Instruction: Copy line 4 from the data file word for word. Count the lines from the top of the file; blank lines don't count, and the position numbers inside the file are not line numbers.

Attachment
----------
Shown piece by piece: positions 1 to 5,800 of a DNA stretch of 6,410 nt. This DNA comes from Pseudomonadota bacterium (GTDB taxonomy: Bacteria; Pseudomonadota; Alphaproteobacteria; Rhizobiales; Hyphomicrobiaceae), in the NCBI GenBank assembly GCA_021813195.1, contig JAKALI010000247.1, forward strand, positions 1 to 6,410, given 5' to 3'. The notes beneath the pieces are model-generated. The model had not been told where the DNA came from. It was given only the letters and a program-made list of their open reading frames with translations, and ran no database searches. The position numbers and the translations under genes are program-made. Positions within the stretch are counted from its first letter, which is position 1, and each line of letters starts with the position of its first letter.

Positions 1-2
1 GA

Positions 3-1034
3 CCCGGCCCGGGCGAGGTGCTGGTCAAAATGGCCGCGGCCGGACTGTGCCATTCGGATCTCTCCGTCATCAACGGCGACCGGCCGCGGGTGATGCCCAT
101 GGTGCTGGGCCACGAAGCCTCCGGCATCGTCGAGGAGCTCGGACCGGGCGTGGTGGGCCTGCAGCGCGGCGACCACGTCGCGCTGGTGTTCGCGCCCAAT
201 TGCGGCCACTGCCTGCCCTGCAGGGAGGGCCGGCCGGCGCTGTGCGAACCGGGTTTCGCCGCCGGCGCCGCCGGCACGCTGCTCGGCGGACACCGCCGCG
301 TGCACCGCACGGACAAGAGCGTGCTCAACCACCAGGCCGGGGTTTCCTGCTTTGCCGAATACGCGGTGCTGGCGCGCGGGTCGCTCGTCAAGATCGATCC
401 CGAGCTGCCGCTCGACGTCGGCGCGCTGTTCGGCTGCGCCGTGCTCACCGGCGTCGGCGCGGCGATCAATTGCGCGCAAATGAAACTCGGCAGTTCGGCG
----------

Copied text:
Positions 3-1034